A sales force will never be made up of 100% ‘A’ player talent. But when you start losing the percent that you do have, it hurts. Losing top Sales Reps is bad enough – losing top Sales Managers can kill your future. This post discusses reasons why top Reps and Managers are leaving your sales force. It’s difficult to grow revenue faster than your industry’s growth rate and faster than your competitors. Leverage the How to Make Your Number in 2018 to access a revenue growth methodology to hit your number quarter after quarter, and year after year.
The big 3 ‘A’ player concerns outlined include: their Boss, their Territory, and their Compensation. Those are the first areas to look at for why sales rep talent is leaving. If you’re losing good bosses, attracting top Sales Reps is difficult. Let’s briefly look at these three as reasons why talent is leaving. Then, I list more reasons to review.
Top 3 Reasons Talent Leaves
- Boss (Sales Manager) – Do a quick assessment of the Sales Managers. They should all be spending a majority of time coaching. This would include 1 to 1 scheduled coaching sessions. Also, they should be spending time riding with reps in the field. Or, maybe their time majority is spent on administration or actually selling. Top Reps want coaches, not super closers that destroy their credibility. If Sales Managers are doing instead of coaching, you’ll lose top talent.
- Territories – Top Reps and Managers want potential. They want to know sales can be made in their patch. Over-saturated or no-potential territories cause requests for better sales territories. If that request can’t be fulfilled, they’ll leave.
- Compensation – Top talent want equitable and challenging but high-potential sales compensation. If it doesn’t match market rates, talent may exit. Some organizations pay comp that is less than the market. However, they have other factors that more than make up for it. For example, they may have superb marketing and operations support. This would make earning money easier.
Those top 3 reasons are what we normally hear. There are other reasons, too.
Other Reasons for Sales Talent Leaving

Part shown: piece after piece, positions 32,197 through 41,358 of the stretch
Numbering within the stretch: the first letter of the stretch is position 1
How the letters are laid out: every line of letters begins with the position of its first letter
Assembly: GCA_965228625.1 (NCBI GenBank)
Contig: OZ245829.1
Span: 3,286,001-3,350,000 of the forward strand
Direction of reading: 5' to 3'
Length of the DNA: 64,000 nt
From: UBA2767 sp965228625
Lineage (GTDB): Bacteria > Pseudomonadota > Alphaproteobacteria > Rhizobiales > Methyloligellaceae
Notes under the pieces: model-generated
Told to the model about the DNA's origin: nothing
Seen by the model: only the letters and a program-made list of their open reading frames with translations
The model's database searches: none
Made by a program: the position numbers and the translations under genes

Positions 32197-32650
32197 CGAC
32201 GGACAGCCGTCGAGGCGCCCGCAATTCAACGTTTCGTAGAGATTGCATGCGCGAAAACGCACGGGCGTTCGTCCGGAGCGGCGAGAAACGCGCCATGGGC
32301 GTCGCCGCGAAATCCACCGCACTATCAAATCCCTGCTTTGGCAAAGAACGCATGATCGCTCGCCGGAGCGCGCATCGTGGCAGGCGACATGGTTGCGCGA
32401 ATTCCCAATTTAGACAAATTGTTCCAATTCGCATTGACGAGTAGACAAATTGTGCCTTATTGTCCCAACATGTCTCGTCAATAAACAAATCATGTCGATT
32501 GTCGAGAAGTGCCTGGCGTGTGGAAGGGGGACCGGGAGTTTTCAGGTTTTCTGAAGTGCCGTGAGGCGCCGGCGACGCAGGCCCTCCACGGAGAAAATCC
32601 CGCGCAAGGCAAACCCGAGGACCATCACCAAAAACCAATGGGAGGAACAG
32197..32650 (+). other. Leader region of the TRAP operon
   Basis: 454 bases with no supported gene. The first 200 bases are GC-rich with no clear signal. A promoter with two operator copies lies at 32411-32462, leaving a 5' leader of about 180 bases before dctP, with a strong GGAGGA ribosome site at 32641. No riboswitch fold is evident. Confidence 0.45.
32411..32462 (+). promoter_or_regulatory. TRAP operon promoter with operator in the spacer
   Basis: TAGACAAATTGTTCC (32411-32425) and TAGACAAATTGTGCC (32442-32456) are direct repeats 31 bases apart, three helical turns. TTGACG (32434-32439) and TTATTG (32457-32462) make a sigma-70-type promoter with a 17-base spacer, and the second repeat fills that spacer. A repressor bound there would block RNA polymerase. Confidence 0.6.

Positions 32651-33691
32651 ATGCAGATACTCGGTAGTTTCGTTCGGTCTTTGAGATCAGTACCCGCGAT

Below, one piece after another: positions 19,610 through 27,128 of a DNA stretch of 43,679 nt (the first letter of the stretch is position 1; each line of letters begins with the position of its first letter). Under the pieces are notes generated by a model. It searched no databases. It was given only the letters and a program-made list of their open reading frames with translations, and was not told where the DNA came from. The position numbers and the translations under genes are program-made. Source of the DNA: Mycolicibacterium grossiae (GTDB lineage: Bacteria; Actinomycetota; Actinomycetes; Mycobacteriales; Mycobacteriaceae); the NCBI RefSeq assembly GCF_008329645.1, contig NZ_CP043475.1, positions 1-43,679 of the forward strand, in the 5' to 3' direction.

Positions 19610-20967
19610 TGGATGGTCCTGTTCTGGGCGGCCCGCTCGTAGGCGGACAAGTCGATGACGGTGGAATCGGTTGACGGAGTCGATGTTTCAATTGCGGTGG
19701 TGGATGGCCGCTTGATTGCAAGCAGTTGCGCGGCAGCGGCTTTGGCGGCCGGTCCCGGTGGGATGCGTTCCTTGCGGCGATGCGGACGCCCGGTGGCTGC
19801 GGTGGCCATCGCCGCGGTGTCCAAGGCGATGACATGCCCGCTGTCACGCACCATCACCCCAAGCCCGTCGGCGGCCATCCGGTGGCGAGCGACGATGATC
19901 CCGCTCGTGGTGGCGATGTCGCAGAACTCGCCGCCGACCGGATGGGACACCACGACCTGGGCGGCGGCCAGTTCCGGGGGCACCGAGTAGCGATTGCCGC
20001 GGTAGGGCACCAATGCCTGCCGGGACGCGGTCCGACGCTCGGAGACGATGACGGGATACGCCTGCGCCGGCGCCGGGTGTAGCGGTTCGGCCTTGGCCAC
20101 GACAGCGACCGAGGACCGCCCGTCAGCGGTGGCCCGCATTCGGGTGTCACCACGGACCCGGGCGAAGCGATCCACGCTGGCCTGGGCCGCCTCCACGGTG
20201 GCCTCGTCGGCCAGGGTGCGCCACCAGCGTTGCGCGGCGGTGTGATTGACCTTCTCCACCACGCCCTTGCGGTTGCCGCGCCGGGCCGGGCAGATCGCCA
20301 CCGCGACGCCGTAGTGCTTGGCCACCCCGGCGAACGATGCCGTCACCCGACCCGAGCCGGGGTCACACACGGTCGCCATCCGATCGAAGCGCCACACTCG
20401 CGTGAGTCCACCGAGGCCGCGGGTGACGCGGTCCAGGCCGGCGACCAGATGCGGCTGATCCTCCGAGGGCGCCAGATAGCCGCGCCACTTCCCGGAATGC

Here are other reasons why sales talent is leaving:
- Lack of development – Talent is being hired, onboarded, then ignored. Get this tool to start a development program for Reps and Leaders. Sales Talent Development Program has 16 detailed steps for building sales talent development.
- Sales Force improvement – An initiative is underway to improve sales. Especially if you are ‘fixing’ compensation, you could see an exit. Repeated failures in improvement initiatives cause talent to look for more stable companies.
- The sales force is ignored in terms of improvement – Sales talent living with unresolved problems will also look for more stability. The CRM may be in major need of an overhaul as an example of one improvement.
- Product/offering is behind the market – Top talent does not live long with an offering that cannot be sold.
- Too many sub performers are still around – A culture of “bad breath is better than no breath” is not attractive. Top talent wants to work with and be challenged by other top talent.
- No available career path – Bigger challenges are needed for top talent once they consistently reach the top. Without a role for them to move up to or into, they’ll be leaving.
- No consistent go-to-market strategy – Top talent wants to know what is expected of them. The company objectives are broken down into Manager and Rep tactics. When the strategy and objectives isn’t clear or changes, top talent goes.
- Sales force is not enabled – There are two main enablers that must be present. Marketing and Operations. Marketing enables with messaging and leads. Sales Operations ensures tools, processes and policies are effective for top talent.
How to Fix It
The above are multiple reasons why sales talent may be leaving. There are some steps you can take, however.
- Determine if you have a sales talent exodus problem.
- Check to see which one of the above reasons may be a culprit.
- Plan how you will correct these issues.
- As you recruit, be transparent to candidates about your plans to correct shortcomings.
- Ensure you are developing sales talent, especially the ‘bosses’. Download this tool to help out – it is your quick-start plan.
- Appoint someone to continuously monitor whether these issues are cropping up.
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